<<Will executing this code repeatedly cause a problem?>>

 No and there is no need to set it repeatedly.

<<It seemed to me at the time that I would have to use the code after creating each dao database instance???>>

 Your setting this at the engine level, so no unless you are possibly using the privdbengine object.

@Jim  Okay, I'll compile now and give it a try.  It sounds like I could set the looks to 2000000 in the start up form and leave the  code in the other forms alone... if I understand correctly. Thanks
Yes, that is correct.  Although if you set it to a higher value, then hit one of your forms that has a lower number, the limit would be lowered.

 The number of locks allowed would be based on the last statement executed.

There is a big difference between not supported and will not work!

Not supported means that the support team (in this case inside Microsoft) have for whatever reason decided to not test A2K on Win10 and therefore not fix any bugs they find
If you simply click and run the query then probably Jims recommendation is what you need...but if its used by code probably you have a recordset that wasn't closed properly from the previous time and maybe you have to check the code...
@John. Keep in mind when I copy the mdb to an access 2K machine on XP the same programmatic even works without issue.

I click a works in xp A2K and not office365 win 10

.. well it works on the win 10 if I reboot and then try the button before anything else.
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Thanks for the info.

<<I changed the value of dbMaxLocksPerFile from 2000000 to 200000>>

   2 million is certainly too much.  500,000 is something that I would do as a test, not as a normal production setting.   100,000 - 200,000 is probably where you want to be for a large DB.

<<'DBEngine.SetOption dbMaxBufferSize, 65536>>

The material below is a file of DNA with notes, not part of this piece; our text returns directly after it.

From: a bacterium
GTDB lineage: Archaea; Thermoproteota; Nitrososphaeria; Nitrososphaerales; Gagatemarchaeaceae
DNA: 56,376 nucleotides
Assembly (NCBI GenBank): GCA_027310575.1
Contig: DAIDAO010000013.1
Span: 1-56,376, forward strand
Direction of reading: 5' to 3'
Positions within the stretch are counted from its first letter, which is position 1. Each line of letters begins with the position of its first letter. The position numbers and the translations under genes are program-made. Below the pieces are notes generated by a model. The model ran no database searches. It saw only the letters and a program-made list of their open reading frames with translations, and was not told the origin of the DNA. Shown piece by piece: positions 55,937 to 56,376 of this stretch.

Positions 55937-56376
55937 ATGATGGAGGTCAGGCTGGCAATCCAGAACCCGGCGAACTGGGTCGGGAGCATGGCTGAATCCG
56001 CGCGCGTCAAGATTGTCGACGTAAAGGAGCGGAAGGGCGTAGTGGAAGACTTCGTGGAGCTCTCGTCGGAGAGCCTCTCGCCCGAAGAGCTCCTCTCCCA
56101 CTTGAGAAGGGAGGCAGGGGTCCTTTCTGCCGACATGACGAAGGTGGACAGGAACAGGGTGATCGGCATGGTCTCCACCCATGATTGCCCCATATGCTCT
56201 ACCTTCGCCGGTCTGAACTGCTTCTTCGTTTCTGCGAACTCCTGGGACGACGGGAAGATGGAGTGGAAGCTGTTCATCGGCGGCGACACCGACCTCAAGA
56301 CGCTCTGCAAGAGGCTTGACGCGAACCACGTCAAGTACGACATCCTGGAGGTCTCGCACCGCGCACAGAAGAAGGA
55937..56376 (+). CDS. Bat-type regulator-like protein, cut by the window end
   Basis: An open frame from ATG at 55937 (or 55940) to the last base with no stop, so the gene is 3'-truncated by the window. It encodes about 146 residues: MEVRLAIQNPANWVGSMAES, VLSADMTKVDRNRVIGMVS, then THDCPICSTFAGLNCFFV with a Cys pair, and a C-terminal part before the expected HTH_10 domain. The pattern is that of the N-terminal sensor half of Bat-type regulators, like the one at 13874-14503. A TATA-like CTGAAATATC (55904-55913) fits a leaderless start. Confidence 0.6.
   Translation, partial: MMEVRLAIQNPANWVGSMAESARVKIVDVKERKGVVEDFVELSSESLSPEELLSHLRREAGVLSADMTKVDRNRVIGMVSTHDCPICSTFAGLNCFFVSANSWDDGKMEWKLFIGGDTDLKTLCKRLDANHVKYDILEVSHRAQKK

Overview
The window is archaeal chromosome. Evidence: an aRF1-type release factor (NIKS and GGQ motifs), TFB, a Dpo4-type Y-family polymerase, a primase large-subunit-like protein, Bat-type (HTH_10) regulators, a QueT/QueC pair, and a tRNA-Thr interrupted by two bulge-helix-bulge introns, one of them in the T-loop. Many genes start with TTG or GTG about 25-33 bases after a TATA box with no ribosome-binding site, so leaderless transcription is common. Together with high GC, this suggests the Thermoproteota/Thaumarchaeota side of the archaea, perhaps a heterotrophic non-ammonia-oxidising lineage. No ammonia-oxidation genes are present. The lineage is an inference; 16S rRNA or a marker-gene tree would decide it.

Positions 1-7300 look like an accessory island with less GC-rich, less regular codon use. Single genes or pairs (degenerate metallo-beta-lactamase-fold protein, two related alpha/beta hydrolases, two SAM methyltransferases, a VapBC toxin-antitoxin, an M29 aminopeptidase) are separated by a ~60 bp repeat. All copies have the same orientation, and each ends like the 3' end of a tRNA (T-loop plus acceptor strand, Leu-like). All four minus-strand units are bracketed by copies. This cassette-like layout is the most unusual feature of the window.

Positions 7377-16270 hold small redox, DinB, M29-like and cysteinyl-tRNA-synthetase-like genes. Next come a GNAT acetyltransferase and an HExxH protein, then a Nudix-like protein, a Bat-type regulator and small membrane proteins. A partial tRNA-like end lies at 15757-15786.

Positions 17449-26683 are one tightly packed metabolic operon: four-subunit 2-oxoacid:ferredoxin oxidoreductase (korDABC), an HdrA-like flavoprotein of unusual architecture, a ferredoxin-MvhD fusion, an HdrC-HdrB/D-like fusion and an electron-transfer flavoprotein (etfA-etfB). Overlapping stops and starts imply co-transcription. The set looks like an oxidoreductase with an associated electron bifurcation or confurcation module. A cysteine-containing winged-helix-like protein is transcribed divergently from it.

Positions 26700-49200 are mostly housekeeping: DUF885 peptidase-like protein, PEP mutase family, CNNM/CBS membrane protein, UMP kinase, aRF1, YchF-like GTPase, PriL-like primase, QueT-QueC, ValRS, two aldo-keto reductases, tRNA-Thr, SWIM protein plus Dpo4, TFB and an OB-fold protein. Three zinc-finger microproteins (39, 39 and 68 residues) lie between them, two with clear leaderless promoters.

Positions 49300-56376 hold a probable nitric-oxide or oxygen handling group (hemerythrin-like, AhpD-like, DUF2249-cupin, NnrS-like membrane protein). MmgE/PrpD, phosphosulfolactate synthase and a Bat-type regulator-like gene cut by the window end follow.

This is the setting on the JET engine cache.  In years past, 65535 was the max you could go.   The default of 0 gives you a calculation based on available memory.    But that calc was from days LONG gone by when systems had total memory measure in megabytes.

 It's unknown at this time if that calc is still capped or not, or if it can be larger than 65535.

I checked with Microsoft on this and their recommendation on MaxBuffers is to leave it set to the default unless you have a very specific reason for changing it.

 What it actually controls is the point at which JET starts doing garbage collection on its cache, not the size of the cache per say.   The cache can actually grow larger, but when it passes this point, a thread is kicked off to clean-up.

 Setting maxbuffers to a high value then can trigger the error because you may run out of cache before the clean-up process is complete.

 MaxLocksPerFile  is whatever works, but 200,000 is probably the max you should take it to.   Again, this is a threshold value that triggers when JET does an implicit commit on what it's done so far.    The default of 9,500 is probably too low for most DB's today.  However if you have a large operation with a value set too high, then you could bring a server to a standstill or get "out of resources" (hitting the lock limit or the OS refusing to grant more locks are both a problem).

  And that was the original intent for this setting.    Under Novell Netware, any process consuming more than 9,500 locks could bring the server to a standstill, so they capped the number of locks the engine would take.